Boykin cleared to play, hopes to boost struggling secondary
Eagles DBs know they have a handful in the Bears triple receiving threat.
THE EAGLES' secondary still doesn't match up well against the deepest group of receivers the Eagles will have seen this season, but getting Brandon Boykin back certainly is a step in the right direction.
Boykin, the Eagles' second-year nickel cornerback, suffered a concussion in Sunday's loss at Minnesota, returning a kickoff. That might be why the Birds spent much of the year having Damaris Johnson run straight at tacklers, even though Boykin has better vision - the Eagles' playoff chances could have been stretched out on the dingy Metrodome carpet along with Boykin, given the struggles of the two outside guys, Cary Williams and Brandon Fletcher, and the lack of an experienced backup for the slot. Roc Carmichael said earlier this week that the plan was for him to move up if Boykin was out. Carmichael, a third-year corner who joined the Eagles a few weeks into the season, was excited, but he also was honest about the fact that he's never really played inside, at any level of football.
"That was a freak thing that happened," Boykin said yesterday, when asked whether he was worried, coming back so soon after being concussed. "For the most part, you know how to protect yourself and keep yourself out of harm's way."
Boykin, 23, said he was hit in the knees and "got flipped . . . I went airborne and just kind of landed on - I call it cement, because that turf is very hard in Minnesota."
He landed on his head.
"The face mask came down, hit my nose. I was bleeding," Boykin said. "I didn't really black out; I remember everything that happened. That was a good sign. That was why I felt like I'd be ready to play" after being cleared by an independent neurologist.
Boykin said his only other concussion came in his freshman year at Georgia.
Boykin and the Eagles face an offense that can't be stopped by keying on one player or one facet. The Bears feature a 1,200-yard runner in Matt Forte, along with a trio of big, talented receivers - Brandon Marshall (90 catches, 1,185 yards, 10 touchdowns), Alshon Jeffery (80 catches, 1,265 yards, seven TDs) and tight end Martellus Bennett (59 catches, 659 yards, five TDs). As prolific as the Eagles' passing game has been, their top three receivers, DeSean Jackson, LeSean McCoy and Riley Cooper, are 584 yards and five touchdowns behind the Bears' trio.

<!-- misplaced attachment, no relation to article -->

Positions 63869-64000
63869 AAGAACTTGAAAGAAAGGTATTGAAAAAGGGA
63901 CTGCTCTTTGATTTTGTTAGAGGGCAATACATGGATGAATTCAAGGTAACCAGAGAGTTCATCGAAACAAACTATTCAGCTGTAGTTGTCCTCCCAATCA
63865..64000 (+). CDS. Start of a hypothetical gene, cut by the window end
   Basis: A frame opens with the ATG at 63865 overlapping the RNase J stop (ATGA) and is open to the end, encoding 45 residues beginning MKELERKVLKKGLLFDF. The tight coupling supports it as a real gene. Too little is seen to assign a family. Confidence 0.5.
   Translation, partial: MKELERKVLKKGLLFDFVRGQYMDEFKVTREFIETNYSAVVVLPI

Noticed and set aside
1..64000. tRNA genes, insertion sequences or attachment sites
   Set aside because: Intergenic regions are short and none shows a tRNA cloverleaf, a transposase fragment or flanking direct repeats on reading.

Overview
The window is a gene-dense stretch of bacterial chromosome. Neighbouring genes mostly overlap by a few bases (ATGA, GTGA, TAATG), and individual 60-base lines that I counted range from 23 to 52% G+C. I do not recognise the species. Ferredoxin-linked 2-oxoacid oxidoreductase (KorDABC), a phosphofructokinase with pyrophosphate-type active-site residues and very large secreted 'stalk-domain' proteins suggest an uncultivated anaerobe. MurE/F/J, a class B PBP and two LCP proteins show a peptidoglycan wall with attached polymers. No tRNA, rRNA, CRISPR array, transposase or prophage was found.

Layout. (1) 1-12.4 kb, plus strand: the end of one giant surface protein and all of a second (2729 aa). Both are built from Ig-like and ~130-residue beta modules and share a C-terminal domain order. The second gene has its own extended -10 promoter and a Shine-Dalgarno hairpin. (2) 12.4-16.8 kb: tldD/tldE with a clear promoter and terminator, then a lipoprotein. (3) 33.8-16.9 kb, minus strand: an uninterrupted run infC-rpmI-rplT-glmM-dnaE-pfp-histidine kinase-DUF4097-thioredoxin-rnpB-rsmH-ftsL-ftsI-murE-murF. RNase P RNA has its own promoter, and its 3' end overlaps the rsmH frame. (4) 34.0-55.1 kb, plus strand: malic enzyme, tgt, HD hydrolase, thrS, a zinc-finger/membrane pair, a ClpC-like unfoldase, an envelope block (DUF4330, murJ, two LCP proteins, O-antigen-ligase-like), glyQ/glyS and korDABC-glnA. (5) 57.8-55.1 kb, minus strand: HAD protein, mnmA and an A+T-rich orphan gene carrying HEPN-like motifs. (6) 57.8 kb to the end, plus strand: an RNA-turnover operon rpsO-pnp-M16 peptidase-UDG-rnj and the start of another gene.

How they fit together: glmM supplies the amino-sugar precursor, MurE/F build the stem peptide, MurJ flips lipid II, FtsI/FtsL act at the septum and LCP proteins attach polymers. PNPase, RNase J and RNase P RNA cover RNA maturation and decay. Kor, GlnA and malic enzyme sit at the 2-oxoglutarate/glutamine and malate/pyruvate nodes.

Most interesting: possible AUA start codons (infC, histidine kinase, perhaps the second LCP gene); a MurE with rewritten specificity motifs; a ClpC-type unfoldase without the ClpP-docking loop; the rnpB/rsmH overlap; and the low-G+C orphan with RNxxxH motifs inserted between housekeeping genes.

Boykin said he expects to see a lot of Marshall (6-4, 230) in the slot.
"I plan on being matched up with him a good bit," said Boykin, who agreed this might be the secondary's toughest total challenge, even if none of these guys is quite Larry Fitzgerald or Calvin Johnson. He said Marshall and Jeffery (6-3, 216) definitely are the most formidable duo.
"You're talking about guys that are 6-3, 6-4 and both playing at a very, very high level," Boykin said. "Normally, you might have two big guys, but one of them's better than the other. I don't really think that's the case. They can throw to either one of 'em, and they're capable of making plays."
Chip Kelly and Nick Foles both have talked about minor mechanical adjustments Foles needs to make, in the wake of last week's up-and-down performance.
"Keep a good base [when on the move]. Keep your left shoulder down and drive the football," Foles said yesterday, when asked what he'd worked on. "Sometimes when there's some pressure in your face, I'll throw off my back foot, my shoulder will raise a little bit, and the ball will sail. I know in that situation, I'll have to sidestep or do something where I can drive the ball downward to where my receiver gets the opportunity to catch the ball."
Colt Anderson (knee) and Kurt Coleman (hamstring) remained sidelined and are unlikely to play Sunday . . . Brad Smith said he had no idea his kickoff return against Minnesota went for 47 yards, until a reporter told him yesterday . . . Chip Kelly said the biggest difference between the NFL and college football is that often in college, the disparity in talent between teams is large. He said almost every week in the NFL, the team that executes better wins, because the talent is much more even, regardless of records. He said he enjoys that challenge.